# PDOS calculation with Quantum Espresso (need help for further analysis)

I have two silicon in an unit cell, for a test calculation. Each silicon as 12 electrons in the pseudopotential (1s is frozen). I have done the partial density of states (PDOS) calculation using DFT with QUANTUM ESPRESSO. What I need to know is, I have been suggested to do the following two tasks (which instructs like):

1. Take your PDOS summed over the different atomic orbitals (2s, 2p, 3s, 3p, 3d), and summed over energies up to the Fermi level (i.e. all the occupied states)
2. Then subtract this from the total number of electrons in the unit cell. It will find the number of electrons that are not in those atomic orbitals (this is the ultimate goal of the task).

Could you please suggest me how to solve these two to get the number of electrons that are not in those atomic orbitals (any process or modification of input files or steps or resource links would be greatly appreciated)?

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Note (optional, in case it gives more insight): I got the Fermi energy value as 21.653 eV from the DOS calculation. My DOS input code:

&DOS
prefix='silicon'
outdir='.',
DeltaE=0.2,
Emin=-119.233,
Emax=109.567,
fildos='si.dos',
/


And my PDOS input was

&projwfc
prefix='silicon'
outdir='./'
degauss=0.2
DeltaE=0.2
filpdos='si.pdos.dat'
/


From DOS calculation, the output data obtained is like this (shown portion to get idea):

#  E (eV)   dos(E)     Int dos(E) EFermi =   21.653 eV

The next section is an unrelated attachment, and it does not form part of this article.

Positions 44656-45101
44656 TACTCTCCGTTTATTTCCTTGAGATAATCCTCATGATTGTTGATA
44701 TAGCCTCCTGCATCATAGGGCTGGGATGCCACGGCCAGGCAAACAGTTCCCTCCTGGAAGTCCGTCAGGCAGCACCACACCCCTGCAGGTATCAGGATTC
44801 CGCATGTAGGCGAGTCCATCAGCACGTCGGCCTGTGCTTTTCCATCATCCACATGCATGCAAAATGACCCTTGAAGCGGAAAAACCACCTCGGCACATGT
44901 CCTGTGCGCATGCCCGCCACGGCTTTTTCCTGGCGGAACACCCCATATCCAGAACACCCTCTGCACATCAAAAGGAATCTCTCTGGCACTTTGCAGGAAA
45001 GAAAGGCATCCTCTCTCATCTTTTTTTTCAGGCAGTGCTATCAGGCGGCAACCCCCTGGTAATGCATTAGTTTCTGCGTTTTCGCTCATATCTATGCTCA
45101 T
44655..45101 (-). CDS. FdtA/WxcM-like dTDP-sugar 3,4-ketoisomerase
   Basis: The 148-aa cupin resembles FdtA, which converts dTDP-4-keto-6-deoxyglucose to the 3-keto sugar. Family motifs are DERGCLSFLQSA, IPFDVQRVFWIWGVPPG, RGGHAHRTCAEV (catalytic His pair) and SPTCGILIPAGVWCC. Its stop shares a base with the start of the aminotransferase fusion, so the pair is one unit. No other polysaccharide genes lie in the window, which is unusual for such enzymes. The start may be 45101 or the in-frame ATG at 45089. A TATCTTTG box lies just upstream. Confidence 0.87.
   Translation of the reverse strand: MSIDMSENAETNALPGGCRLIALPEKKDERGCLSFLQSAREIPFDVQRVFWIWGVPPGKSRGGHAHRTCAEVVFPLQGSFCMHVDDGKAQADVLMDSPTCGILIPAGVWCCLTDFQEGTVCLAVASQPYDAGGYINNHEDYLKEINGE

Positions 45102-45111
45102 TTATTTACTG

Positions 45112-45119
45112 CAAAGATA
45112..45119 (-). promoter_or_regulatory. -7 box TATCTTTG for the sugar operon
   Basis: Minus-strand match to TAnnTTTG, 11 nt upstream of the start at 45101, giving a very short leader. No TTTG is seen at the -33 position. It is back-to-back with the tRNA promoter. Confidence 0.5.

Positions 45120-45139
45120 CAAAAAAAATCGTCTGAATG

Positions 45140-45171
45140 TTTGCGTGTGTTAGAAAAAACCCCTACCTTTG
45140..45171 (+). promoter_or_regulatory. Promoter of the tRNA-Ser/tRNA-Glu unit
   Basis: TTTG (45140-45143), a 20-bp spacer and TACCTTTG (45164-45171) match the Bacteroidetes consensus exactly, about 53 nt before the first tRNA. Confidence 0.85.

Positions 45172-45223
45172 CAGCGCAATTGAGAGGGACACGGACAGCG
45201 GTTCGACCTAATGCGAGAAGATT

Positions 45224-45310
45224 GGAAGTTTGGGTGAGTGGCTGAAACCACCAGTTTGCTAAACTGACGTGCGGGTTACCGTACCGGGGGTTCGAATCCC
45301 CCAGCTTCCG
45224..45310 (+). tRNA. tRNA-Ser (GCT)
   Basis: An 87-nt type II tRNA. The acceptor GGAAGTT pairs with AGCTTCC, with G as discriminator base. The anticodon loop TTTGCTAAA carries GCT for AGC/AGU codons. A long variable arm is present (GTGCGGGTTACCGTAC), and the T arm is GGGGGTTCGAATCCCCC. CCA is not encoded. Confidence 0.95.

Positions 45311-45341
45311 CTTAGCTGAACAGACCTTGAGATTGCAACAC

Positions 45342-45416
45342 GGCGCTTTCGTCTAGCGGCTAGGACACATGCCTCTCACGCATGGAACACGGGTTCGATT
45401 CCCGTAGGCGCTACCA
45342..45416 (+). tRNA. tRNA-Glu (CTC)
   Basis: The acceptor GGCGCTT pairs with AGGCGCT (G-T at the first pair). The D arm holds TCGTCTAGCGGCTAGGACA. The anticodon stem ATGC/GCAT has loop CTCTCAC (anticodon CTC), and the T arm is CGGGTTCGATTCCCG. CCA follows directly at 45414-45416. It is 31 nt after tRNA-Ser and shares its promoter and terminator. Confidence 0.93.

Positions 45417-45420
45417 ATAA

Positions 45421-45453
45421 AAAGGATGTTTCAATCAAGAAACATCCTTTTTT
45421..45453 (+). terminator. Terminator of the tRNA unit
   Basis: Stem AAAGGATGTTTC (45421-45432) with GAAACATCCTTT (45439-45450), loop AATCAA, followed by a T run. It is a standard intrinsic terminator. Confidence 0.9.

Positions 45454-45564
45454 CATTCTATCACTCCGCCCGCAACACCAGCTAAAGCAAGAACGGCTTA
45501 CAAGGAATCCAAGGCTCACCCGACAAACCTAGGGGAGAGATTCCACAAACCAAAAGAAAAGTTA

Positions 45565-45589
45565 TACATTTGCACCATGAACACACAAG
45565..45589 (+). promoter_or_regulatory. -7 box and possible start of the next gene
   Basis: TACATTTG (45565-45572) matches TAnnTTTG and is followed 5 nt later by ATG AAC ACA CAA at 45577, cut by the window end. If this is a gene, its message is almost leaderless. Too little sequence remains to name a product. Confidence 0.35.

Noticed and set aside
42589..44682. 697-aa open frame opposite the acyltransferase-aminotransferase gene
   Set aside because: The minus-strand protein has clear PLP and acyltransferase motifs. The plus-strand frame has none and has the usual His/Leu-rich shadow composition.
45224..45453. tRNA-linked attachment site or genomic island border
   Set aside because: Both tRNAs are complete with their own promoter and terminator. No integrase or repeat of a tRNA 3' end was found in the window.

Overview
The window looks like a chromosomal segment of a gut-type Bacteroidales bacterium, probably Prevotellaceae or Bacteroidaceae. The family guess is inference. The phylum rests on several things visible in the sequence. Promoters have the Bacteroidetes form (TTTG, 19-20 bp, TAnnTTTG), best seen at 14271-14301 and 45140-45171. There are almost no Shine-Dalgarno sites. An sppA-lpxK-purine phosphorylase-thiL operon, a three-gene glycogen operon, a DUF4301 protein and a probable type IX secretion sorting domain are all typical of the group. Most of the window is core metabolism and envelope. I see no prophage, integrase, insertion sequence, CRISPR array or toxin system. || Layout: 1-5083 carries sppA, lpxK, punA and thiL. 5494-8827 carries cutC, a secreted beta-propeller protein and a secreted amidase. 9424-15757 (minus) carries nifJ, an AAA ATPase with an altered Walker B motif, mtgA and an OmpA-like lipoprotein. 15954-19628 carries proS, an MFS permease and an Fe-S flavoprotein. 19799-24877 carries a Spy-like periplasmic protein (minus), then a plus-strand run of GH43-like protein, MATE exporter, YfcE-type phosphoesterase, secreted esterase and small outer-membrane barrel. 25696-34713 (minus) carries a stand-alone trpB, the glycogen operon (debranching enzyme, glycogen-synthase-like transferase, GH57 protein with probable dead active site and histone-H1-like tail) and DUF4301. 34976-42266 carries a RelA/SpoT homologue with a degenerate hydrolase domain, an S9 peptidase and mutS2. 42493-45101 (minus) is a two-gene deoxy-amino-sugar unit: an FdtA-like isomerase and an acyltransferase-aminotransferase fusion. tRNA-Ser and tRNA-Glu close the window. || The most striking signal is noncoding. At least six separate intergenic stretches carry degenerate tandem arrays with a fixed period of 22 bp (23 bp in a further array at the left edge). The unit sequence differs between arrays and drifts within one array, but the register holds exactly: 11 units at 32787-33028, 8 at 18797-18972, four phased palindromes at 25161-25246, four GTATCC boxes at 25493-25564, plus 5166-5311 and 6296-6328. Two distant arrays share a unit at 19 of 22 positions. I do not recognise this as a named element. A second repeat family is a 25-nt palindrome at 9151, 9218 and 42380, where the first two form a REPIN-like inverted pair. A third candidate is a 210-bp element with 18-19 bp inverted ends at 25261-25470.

-119.233  0.1148E-84  0.2295E-85
-119.033  0.1148E-84  0.4591E-85
-118.833  0.1148E-84  0.6886E-85


And from the PDOS calculation, the output data files from one atom are (shown portions to get ideas):

For 2s:

# E (eV)   ldos(E)   pdos(E)
-119.233  0.379E-04  0.379E-04
-119.033  0.589E-04  0.589E-04
-118.833  0.907E-04  0.907E-04


For 2p:

# E (eV)   ldos(E)   pdos(E)    pdos(E)    pdos(E)
-119.233  0.174E-08  0.580E-09  0.580E-09  0.580E-09
-119.033  0.271E-08  0.902E-09  0.902E-09  0.902E-09
-118.833  0.416E-08  0.139E-08  0.139E-08  0.139E-08


For 3s:

# E (eV)   ldos(E)   pdos(E)
-119.233  0.327E-06  0.327E-06
-119.033  0.511E-06  0.511E-06
-118.833  0.788E-06  0.788E-06


and for 3p:

# E (eV)   ldos(E)   pdos(E)    pdos(E)    pdos(E)
-119.233  0.149E-05  0.498E-06  0.498E-06  0.498E-06
-119.033  0.232E-05  0.773E-06  0.773E-06  0.773E-06
-118.833  0.356E-05  0.119E-05  0.119E-05  0.119E-05


The PDOS image for this case is:

• For item (1) I think that you need to do an integral instead a sum, as you got a "continuous" curve. Using a graphical software like ORIGIN, for example, you can integrate those curves numerically. Be aware that building those curves you used a smearing value (as the DOS is build as a sum of Gaussian or Lorentzian functions). For item (2), I think that there is something wrong as the electrons have to be distributed in all those orbitals.
– Camps
Oct 28, 2022 at 22:30
• Thanks @Camps for your suggestions. Regarding (1), I would then try to see ORIGIN. Or even I can use python too, using any numerical approximation method using the data of the files. Just could you elaborate, what I need to do actually (I mean a pseudocode or flow-chart)? For (2), actually there is minor charges in empty spaces - these are called electrides. That's why need to estimate the charge outside of these orbitals. Could you please suggest any for (2)?
– Sak
Oct 29, 2022 at 15:56
• How the charges are in "empty space" out of they orbitals calculated from the Schrodinger equation? Aren't all the possible states calculated from Schrodinger equation?
– Camps
Oct 31, 2022 at 15:29
• Hi Sak, would it be easy for you to answer the questions by Camps? Nov 12, 2022 at 0:40
• Hi @Camps, I am not sure. But recent papers show that charges can remain out of orbitals (interstitial space) forming electride materials.
– Sak
Nov 12, 2022 at 18:07